If you are trying to do "aerial" effects with light (where you see the beams), a haze machine is really needed.

Sadly don't have permission to use a hazer at our next gig due to them being very careful with fire alarm. Hmm is it possible to make an eight-pattern with setting different static points in a chase in some way, or do I need to use software for this?
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Magnus Andersson

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Re: Moving head issues
« Reply #26 on: July 20, 2018, 07:50:16 pm »

Weight and balance is only one concern with putting moving lights on top of a loudspeaker.  How are you going to secure the light so that it doesn't vibrate off the speaker over the course of a few hours?  Steve Garris often shows a very creative solution he uses for attaching some Par 38s to a speaker via its rigging points, but doing this to a 70 pound moving light is a whole other issue.  While tops don't vibrate like subs, it's still enough to potentially cause problems.  Additionally, the "guts" of the light won't like vibration either.  Over time this can cause wiring harnesses to wiggle loose, lamps/sockets to have issues, etc.  If that wasn't enough, the momentum of the head swinging around imparts enough force to move both the fixture and the speaker if not mounted securely.  If your speakers are all ground stacked there are ways to get past this if you really want to, but speakers on a stand with a 70 pound moving light on top - forget about it.  Just not worth it in my opinion.  This would work much better on a truss totem (full box truss) with sufficient base/ballast. 

Uh, you do have a plan don't you?  As mentioned higher up, setting up lights like this isn't a trivial undertaking.  Rigging fixtures of this weight isn't something to go in with a "wing it" attitude.  You'll need to have the right clamps, safety cables, and other necessary rigging hardware handy and ready to go.  How about power?  Do you have insurance?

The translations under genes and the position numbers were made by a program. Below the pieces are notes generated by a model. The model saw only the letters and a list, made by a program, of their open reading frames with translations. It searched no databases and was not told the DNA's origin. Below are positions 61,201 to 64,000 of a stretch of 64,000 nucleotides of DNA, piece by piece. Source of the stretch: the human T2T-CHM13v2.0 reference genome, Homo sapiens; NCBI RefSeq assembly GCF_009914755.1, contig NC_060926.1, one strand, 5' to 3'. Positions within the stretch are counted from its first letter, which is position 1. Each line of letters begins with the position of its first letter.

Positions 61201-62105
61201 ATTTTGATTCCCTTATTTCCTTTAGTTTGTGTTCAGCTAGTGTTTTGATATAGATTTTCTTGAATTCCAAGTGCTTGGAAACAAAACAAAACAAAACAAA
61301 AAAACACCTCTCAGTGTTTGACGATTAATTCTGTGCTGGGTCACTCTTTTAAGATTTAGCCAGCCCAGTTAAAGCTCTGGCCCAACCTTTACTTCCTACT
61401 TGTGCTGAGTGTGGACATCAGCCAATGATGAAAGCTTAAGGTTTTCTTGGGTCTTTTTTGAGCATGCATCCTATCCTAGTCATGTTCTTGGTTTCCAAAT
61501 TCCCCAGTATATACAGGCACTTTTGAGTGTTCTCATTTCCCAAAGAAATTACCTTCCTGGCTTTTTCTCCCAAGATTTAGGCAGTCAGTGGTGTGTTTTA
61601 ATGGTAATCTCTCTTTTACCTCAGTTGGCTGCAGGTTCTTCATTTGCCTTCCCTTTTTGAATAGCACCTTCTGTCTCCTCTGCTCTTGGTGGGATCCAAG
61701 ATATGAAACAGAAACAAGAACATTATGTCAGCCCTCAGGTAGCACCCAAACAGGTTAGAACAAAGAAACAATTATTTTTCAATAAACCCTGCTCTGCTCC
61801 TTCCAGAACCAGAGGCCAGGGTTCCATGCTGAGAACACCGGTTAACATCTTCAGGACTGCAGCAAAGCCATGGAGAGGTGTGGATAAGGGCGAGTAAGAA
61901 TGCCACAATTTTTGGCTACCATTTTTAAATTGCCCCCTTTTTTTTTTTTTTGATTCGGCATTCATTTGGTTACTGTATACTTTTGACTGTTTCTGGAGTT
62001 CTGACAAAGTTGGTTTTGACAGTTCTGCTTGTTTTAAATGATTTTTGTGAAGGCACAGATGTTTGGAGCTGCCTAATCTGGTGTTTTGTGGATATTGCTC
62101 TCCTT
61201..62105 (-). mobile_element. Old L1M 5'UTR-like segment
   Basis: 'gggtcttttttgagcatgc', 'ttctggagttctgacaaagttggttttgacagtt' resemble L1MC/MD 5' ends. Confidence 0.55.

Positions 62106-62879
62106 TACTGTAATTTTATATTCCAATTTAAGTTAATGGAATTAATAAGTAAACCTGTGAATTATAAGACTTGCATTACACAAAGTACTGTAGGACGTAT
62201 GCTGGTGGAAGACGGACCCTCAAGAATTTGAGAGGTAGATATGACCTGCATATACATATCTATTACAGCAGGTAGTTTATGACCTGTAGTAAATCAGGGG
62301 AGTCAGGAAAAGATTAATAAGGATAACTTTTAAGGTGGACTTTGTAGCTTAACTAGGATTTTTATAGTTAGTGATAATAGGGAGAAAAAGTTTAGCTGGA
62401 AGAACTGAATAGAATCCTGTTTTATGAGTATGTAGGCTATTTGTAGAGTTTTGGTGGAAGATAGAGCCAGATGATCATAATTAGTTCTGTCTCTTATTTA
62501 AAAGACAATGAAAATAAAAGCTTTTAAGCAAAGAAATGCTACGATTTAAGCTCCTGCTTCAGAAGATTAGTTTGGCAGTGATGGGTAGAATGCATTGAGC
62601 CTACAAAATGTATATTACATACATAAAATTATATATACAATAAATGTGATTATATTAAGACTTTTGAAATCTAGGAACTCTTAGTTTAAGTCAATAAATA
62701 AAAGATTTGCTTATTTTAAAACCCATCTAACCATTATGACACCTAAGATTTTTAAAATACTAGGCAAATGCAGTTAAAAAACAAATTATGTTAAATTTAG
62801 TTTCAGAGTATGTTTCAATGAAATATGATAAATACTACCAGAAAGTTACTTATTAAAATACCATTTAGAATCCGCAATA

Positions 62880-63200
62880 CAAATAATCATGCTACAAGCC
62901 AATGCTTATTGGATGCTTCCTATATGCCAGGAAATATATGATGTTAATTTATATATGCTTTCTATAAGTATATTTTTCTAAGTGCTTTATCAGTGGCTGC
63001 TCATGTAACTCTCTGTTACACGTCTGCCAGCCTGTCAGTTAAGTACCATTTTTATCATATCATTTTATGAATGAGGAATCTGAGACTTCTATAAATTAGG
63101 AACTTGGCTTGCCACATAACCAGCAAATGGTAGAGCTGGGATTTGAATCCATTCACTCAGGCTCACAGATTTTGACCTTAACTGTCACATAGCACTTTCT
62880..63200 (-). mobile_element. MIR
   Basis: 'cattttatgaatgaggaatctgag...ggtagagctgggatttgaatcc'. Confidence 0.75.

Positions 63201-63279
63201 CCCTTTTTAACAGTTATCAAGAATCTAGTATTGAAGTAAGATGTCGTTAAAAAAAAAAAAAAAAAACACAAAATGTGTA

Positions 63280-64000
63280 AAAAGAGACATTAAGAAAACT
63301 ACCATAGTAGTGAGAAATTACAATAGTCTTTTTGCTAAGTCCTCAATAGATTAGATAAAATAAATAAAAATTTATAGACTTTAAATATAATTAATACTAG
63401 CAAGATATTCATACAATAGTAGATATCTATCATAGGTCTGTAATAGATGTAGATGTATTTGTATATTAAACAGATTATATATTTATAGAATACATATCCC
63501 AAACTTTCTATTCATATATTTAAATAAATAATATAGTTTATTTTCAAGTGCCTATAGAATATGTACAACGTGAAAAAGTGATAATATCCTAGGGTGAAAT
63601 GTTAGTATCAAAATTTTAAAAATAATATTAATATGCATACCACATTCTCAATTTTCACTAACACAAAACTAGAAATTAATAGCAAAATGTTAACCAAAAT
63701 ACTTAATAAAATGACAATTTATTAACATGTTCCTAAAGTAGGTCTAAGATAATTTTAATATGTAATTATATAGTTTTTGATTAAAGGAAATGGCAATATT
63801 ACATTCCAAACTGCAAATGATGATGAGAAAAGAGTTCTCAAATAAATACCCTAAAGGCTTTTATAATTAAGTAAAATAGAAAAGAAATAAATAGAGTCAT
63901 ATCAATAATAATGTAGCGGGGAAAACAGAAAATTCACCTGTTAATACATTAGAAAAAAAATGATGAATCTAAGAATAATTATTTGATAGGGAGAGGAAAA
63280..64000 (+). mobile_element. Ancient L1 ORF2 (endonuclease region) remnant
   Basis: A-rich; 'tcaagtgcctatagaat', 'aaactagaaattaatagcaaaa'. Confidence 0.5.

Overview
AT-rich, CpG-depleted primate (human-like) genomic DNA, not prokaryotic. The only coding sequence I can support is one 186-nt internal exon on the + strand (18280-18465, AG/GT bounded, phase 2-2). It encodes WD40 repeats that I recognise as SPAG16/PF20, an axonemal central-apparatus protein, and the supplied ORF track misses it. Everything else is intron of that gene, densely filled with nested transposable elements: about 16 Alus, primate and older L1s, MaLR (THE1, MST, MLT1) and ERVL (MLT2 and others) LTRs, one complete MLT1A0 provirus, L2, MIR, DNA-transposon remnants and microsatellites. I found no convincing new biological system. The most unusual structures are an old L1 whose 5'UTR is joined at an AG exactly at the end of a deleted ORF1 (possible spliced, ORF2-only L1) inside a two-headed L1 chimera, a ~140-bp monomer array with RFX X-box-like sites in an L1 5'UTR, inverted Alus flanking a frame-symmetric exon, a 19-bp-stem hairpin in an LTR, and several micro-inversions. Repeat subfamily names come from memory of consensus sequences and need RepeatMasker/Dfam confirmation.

This is where the artistic part of lighting design comes in.  How "active" of a design do you want?  I'd suggest watching the lighting design of some of your favorite bands.  Take note as to how the lighting either fades into the background or stands out as part of the act - two different techniques in there - you'll want to master both. 

In terms of actual programming, I leverage palettes in all of my work.  It's the best way to have flexibility from day to day yet still not have to reprogram the entire show from night to night.  You controller cannot do this to such an extent, but you can still layer your programming.  What this means is to have some chases that are pan/tilt only.  Others are just color.  Others are just beam (gobo, prism, iris, etc.).  By then playing back and varying several chases "on top of each other", you can have a very diverse set of looks while only using about a half-dozen actual chases/sequences programmed.  Good luck!

The loudspeaker will not be on a stand, they are directly on the floor and rather big (the box PA 252 ECO MKII, hope I don't violate any forum terms with "advertising"). I hear your concerns, and you add factors I haven't thought of which is great. We will play rather short sets of 45 minutes so could adjust if it has vibrated anything after each set. Also I could just simply try it out when rehearsing how it works and determine whether it's safe to use or not. But yeah the vibrations just might cause enough problems with the "guts" as you say so that it might not be worth it even if I can do it in a safe way.

"If your speakers are all ground stacked there are ways to get past this if you really want to" Is there anything you have in mind?

Since I'll have them on the floor I won't really need any clamps right? Safety cables do you mean with electricity then or? I've calculated power consumptions so should be on the clear with that. What do you mean with insurance? Would I need something special for lights? If there's a fire or anything that goes on the house insurance right?